So it's not that GRDDL is imposing any restrictions on how it locates
XML schema documents, but rather it restricts the means by which
additional XML content is considered in calculating a 'faithful' RDF
rendition.

>    (7) Schema documents for a namespace which are not at the namespace
>        name and not pointed to from the document, but found elsewhere
>        (e.g. in a local repository), are not authorized by the
>        author of the document.
> 
>        (Not true.)

The problem here isn't so much whether they are 'authorized' but the
lack of a well-defined mechanism for resolution outside of those
mentioned above (all of which are 'authorized' via linkage in web space
- the most pervasive mechanism for linkage in this space).  

>    (8) Since document authors have not authorized GRDDL transforms
>        pointed to from schema documents not findable at the namespace
>        name and not pointed to from the document itself, GRDDL should
>        not support such schema documents.
>        (Since the premise is untrue, the conclusion is unsound.)

The premise seems contrived.  In the absence of alternative,
well-defined resolution mechanisms, the GRDDL specification simply gives
*a* normative means for locating additional XML content (a subset of
which are XML schema documents - but GRDDL does not make this
distinction!) whose GRDDL results are relevant to the source document.

> If I have understood your logic, the problem is that GRDDL is
> attributing properties to schema documents and their locations which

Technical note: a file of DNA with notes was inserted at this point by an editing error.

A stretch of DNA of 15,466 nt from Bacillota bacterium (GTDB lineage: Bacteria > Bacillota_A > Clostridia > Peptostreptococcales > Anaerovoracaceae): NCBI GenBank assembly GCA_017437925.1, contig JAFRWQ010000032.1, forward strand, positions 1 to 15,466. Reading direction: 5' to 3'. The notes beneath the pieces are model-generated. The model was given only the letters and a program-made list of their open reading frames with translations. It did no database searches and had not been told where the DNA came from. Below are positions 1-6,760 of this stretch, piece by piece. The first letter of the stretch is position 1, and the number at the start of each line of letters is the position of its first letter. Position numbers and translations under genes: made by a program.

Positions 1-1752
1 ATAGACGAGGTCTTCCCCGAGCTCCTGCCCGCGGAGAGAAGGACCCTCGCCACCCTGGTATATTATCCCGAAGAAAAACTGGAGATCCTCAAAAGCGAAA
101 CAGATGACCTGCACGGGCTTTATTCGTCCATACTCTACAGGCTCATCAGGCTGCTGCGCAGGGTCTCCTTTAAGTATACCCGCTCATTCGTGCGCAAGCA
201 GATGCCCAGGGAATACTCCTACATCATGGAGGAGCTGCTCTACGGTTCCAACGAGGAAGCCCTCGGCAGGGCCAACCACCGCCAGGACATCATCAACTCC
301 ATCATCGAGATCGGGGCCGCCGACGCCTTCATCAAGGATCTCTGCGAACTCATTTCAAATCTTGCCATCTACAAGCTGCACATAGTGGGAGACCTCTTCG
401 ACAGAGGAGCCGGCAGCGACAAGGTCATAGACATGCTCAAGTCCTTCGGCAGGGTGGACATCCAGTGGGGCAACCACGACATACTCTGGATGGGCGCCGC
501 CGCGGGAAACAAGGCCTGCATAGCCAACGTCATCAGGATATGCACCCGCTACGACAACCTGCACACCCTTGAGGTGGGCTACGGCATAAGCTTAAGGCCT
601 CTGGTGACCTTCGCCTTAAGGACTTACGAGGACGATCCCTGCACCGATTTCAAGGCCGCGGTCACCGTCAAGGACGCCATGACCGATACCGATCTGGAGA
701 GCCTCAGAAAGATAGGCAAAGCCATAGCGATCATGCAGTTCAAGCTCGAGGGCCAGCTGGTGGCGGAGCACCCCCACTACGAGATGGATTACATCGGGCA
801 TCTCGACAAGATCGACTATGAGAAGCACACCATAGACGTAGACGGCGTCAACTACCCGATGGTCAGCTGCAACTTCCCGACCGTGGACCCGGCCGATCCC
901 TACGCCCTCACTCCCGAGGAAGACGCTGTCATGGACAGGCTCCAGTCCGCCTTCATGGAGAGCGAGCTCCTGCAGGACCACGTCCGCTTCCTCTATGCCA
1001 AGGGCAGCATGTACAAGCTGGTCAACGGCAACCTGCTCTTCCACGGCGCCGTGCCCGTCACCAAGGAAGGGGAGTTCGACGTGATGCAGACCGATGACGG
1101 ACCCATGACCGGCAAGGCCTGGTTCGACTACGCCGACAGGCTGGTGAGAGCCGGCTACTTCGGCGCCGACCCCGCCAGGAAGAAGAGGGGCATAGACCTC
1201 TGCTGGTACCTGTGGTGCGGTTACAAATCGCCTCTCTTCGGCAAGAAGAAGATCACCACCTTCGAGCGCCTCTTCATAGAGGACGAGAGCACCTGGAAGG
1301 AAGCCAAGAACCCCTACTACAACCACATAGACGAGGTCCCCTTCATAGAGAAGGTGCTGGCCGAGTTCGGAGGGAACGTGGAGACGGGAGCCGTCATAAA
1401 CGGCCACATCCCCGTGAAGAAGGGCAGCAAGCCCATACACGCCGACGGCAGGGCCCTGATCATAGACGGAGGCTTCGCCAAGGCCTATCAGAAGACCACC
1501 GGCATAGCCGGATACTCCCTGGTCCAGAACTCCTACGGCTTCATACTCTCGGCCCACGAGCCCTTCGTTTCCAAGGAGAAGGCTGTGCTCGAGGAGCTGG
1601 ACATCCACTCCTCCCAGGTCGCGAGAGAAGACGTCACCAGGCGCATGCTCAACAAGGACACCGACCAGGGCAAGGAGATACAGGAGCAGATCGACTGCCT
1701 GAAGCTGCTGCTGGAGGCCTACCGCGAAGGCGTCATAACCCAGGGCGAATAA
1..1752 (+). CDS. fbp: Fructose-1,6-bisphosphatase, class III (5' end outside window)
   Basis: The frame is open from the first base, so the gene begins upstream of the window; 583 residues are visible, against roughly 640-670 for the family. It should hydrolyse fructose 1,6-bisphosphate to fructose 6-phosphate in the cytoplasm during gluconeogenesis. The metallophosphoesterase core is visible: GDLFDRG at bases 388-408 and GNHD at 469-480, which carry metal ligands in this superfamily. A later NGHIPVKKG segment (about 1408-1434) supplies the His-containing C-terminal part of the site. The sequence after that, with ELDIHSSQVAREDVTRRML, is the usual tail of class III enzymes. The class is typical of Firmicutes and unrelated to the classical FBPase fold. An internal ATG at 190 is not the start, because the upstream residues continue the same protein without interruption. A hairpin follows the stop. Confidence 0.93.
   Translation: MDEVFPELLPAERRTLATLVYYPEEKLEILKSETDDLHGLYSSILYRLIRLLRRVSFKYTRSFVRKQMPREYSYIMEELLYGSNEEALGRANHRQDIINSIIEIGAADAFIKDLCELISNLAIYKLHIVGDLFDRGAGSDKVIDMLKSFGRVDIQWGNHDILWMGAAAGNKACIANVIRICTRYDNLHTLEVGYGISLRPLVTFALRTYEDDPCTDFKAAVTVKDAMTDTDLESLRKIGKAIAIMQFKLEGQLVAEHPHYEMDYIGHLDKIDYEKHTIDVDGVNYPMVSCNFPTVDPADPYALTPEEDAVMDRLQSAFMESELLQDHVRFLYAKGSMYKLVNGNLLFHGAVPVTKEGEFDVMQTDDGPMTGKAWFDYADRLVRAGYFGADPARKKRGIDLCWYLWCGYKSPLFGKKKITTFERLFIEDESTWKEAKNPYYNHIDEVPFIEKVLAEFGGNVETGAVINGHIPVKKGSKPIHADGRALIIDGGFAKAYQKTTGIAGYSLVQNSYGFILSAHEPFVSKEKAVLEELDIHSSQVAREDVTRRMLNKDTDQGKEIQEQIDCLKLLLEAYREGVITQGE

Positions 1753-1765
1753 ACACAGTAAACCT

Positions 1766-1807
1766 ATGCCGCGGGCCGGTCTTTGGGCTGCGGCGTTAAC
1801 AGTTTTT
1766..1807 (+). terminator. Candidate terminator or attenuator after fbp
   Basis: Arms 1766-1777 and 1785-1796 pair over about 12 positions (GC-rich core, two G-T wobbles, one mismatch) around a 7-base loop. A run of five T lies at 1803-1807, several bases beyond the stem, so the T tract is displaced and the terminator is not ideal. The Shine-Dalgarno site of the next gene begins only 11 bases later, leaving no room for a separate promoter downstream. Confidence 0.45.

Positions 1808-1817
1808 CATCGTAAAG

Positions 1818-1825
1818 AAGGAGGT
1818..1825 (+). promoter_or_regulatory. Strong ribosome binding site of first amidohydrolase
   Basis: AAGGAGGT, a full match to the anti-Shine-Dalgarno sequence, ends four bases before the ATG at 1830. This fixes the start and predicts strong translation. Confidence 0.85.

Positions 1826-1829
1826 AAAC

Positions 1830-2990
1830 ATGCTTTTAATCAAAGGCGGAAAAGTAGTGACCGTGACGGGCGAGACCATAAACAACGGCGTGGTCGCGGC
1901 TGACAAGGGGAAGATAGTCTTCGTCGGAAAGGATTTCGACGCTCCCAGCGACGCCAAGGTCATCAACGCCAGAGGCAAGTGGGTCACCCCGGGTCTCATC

> don't seem to have any basis in the relevant specs (namely XML Schema
> 1.0 and 1.1).

There is nothing mentioned in the specification along these lines.
Notice GRDDL has no normative dependencies on XML Schema 1.* (it would
have to if it handled XML schemas in such a fashion).

>   Nothing in the XML Schema spec licenses the inference
> that schema documents dereferenceable from a namespace name have
> more authority than others.  The choice of schema documents is not
> made by the author of the document but by the user or user agent
> asking for validation to be performed.

Again, GRDDL treats XML schemas same as any other XML document (with the
exception of XHTML).

>  > 2. The use (or non-use) of XML Schema is irrelevant to GRDDL.
> 
> That's one reason it so mystifies me to see GRDDL making rules about
> which schema documents are to be trusted and which are not.  Isn't
> that something that should be out of scope for the GRDDL spec?

It *is* out of scope.  So much so that there is no such mention of rules
about schema documents :)

> How on earth do you get from the proposition "Transformation T is not
> indicated directly by the XML document" to "Transformation T is a
> third-party transformation" ?!  

I don't think it is useful to consider 'authority' as the defining
criteria here.  This isn't a matter of authority, but of reproducible,
deterministic, data transformations and well-defined mechanisms that can
support this.

[1] http://www.w3.org/TR/grddl/#rule_GRDDL_transformation
-- 
Chimezie Ogbuji
Lead Systems Analyst
Thoracic and Cardiovascular Surgery
Cleveland Clinic Foundation
9500 Euclid Avenue/ W26
Cleveland, Ohio 44195
Office: (216)444-8593
ogbujic@ccf.org


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Received on Tuesday, 24 July 2007 19:15:08 GMT